Tongan economy only expects one per cent growth in 2013 | Pacific Beat

Tongan economy only expects one per cent growth in 2013

Tongan economy only expects one per cent growth in 2013

Updated 11 January 2013, 17:47 AEDT

Tonga's economy is excpected to grow onloy a small amount next year.

The Asian Development Bank's Pacific Department principal economist, Emma Veve, says the bank is no longer loaning money to the Kingdom, but is giving it outright grants, so as not to add to its debt burden.

Presenter: Bruce Hill

Speaker: The Asian Development Bank's Pacific Department principal economist, Emma Veve

VEVE: We're expecting about one per cent growth during 2013 for Tonga.

HILL: That's not very much.

VEVE: No it's certainly not as high as you would like to see an island economy achieving. Tonga has had a difficult time economically for a number of years now, and while it's managed to post more levels of growth each year, it's a matter of lifting its growth to a new level so it can move forward.

HILL: Why is it so low because other Pacific Island countries have two and three per cent growth, why is Tonga only one?

VEVE: Well Tonga has the disadvantage that there's a very high level of government debt, and this is really eating into government's ability to spend money on public services, on capital investments, which is making it difficult for the economy to grow. And things like the regulations that are making it difficult for business for example also help to hold down the growth of the economy.

HILL: So is it part of like a culture of large government, is that what's holding the private sector back and keeping growth low?

VEVE: There certainly has been fairly large government but also high relative pay levels to those in private sector. So the skills do get pulled into the public sector and away from the private sector, which makes it more difficult for the private sector and creates a higher operating environment if they do want to attract skilled people to their businesses.

HILL: Once you get a high level of governmental involvement and obviously some high salaries, it's very difficult to ratchet that back isn't it? People get quite used to it and they quite like it and they resist attempts to shrink the size of government or certainly to reduce salaries?

VEVE: Particularly when you're in a small island where the people earning a public sector salary often help support a whole family group around them. I mean it has big social implications when you start to cut that government, and I think that's why the Tongan government has moved in a sort of a well sequenced manner on this and it's started to look at firstly restructuring of government ministries and departments to make sure that it's operating most efficiently with the people that they are employing, and people are getting the most value for money out of the government they have. Certainly cutting salaries, cutting staff numbers is an issue that Tonga will have to think about in the future.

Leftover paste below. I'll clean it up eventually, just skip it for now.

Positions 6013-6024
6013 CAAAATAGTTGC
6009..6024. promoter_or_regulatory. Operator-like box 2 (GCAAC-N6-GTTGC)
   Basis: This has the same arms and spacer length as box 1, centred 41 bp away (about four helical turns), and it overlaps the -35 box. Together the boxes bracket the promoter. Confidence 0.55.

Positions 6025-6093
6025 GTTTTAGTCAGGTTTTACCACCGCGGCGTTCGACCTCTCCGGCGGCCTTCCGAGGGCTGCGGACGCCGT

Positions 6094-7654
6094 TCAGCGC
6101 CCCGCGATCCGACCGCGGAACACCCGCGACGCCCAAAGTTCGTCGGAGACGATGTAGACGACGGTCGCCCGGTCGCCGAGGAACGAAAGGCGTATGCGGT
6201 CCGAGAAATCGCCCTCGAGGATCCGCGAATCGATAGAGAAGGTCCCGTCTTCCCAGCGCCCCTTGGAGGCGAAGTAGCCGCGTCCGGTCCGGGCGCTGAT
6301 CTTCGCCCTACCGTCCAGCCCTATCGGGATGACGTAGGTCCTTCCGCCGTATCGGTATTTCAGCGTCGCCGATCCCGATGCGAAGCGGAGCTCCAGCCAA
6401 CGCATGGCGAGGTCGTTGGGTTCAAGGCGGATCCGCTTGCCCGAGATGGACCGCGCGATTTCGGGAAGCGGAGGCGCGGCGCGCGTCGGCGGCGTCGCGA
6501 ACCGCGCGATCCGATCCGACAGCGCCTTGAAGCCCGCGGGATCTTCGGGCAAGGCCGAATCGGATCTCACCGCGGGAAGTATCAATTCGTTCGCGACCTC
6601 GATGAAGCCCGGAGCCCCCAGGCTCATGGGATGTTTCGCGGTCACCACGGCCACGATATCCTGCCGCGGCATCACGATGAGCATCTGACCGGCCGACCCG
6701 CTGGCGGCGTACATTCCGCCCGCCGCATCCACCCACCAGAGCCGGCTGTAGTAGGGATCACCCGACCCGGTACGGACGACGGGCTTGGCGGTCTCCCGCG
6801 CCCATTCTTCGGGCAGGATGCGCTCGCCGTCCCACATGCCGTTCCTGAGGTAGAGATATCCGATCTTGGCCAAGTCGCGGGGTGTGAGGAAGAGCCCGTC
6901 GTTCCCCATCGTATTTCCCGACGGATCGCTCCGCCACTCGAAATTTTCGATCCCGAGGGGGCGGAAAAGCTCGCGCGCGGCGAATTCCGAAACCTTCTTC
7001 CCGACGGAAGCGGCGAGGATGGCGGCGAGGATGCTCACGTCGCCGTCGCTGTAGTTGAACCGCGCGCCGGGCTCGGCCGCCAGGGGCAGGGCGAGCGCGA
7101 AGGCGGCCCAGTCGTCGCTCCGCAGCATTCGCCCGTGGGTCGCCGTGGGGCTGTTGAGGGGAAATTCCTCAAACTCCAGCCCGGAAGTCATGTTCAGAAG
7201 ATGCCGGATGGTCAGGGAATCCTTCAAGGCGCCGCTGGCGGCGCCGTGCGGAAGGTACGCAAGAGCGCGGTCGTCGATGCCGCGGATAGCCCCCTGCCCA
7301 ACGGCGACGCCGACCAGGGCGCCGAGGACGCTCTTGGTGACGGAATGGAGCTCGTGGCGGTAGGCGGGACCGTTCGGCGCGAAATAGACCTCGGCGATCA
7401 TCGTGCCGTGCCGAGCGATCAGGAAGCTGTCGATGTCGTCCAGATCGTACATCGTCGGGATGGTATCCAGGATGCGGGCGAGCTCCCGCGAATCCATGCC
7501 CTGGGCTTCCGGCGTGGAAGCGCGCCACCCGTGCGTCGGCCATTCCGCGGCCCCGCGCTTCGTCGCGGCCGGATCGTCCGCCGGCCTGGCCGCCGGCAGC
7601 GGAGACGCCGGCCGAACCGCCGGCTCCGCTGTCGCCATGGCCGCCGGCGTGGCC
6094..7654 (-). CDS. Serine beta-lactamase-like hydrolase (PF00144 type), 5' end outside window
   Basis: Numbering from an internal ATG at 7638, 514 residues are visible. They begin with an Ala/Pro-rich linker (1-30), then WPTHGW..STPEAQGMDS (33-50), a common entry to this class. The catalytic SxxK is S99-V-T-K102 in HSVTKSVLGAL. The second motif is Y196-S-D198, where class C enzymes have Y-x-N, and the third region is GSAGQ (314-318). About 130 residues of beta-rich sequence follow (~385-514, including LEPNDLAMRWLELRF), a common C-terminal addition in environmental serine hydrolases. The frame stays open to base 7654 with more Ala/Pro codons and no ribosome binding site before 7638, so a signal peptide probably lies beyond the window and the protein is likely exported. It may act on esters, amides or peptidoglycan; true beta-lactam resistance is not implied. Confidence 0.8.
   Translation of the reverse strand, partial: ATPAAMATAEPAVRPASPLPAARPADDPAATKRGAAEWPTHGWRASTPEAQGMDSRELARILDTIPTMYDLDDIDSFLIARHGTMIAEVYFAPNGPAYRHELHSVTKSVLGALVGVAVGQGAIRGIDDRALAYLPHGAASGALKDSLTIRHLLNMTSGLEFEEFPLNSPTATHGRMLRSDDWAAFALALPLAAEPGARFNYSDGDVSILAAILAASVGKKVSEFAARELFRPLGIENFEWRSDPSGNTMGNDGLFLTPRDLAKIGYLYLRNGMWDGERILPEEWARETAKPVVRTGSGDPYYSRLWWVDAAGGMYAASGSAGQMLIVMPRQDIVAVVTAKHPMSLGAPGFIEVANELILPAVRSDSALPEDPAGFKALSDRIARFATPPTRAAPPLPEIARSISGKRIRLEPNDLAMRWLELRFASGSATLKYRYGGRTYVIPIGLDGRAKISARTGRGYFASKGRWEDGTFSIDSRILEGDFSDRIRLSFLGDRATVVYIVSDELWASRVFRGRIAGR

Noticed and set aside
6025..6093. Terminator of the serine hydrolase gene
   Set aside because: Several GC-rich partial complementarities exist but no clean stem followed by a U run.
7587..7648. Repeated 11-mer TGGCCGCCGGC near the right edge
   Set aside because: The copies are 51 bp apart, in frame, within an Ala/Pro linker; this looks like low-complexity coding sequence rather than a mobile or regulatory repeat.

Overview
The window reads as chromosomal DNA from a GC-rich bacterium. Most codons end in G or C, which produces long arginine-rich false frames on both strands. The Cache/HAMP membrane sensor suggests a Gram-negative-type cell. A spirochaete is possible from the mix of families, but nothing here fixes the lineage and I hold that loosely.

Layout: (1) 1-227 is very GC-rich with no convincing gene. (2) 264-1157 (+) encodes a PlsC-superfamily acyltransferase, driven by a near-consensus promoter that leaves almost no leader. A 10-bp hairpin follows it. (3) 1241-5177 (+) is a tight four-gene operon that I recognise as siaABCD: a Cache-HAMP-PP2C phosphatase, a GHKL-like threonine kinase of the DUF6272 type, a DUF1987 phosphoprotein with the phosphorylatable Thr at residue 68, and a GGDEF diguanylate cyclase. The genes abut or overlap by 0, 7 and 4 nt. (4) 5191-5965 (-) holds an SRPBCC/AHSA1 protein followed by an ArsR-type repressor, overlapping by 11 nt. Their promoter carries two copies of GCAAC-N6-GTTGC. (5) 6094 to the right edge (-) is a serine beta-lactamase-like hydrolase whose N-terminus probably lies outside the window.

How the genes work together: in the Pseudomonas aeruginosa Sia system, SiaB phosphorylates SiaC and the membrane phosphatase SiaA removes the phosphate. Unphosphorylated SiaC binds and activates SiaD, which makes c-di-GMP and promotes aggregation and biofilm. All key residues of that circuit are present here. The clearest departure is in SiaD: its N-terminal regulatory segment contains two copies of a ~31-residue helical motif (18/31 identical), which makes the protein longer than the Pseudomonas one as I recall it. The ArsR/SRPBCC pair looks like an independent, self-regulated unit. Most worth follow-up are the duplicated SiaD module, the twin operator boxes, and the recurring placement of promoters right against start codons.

HILL: Is there anything the ADB can do to help Tonga get on top of this government debt?

VEVE: Yes certainly, ADB is at this stage not lending to Tonga. We're providing grant financing instead of loan financing because of their high debt levels.

HILL: So instead of actually lending to them you're just giving them money?

VEVE: We're giving them money for particular projects.

HILL: Where do I apply to get that for myself because I want in on that scene, that sounds good?

VEVE: It certainly means that Tonga has access to less money than they would have were they borrowing from us, and it's not something we'd want to see happening with a country long term. So at the same time we're working with them to ensure they have good debt management structures in place. We're working with them in their budget development, discussing issues such as maintaining social expenditures, cutting some other areas that might be less of a priority area of expenditure. So it's looking at the whole gamut of are they raising the correct amounts of revenue, how can they control their expenditures, what are the priority capital investments, and with the other development partners we're engaged in an ongoing dialogue with government about these issues, so that they come up with stronger budgets and can move to a position where the debt is no longer the pressing issue that it is currently, and they can move back to borrowing for productive projects.

HILL: Well that's the spending side of the ledger, what about where Tonga actually makes its money; exports, remittances, tourism, what's the forecast for those sectors of the economy?

VEVE: Tonga's remittances really fell during the global economic crisis, and to a large extent they haven't come back as we've seen the case in other Pacific Islands like Samoa for example. So the remittances really are down and cannot be heavily relied upon as a source of financing for the country in the current situation. So that means industries such as tourism become more important. We've seen a focus on advertising for tourism, we've seen a big step-up in tourist numbers and tourist revenue, but in the case of Tonga this is from a very low base. Their new wharf is going to attract cruise ships into the town centre, which should have some positive implications for tourism revenue. But it's looking at their tax system, making sure that people are complying with it, and that's where government's focussed strongly in recent years is on compliance with tax systems. And it's showing now in the revenue figures, which have been growing strongly.


Bruce Hill

Bruce Hill


Bruce is one of the Pacific’s most experienced journalists with nearly 20 years covering the region and has won several international awards.

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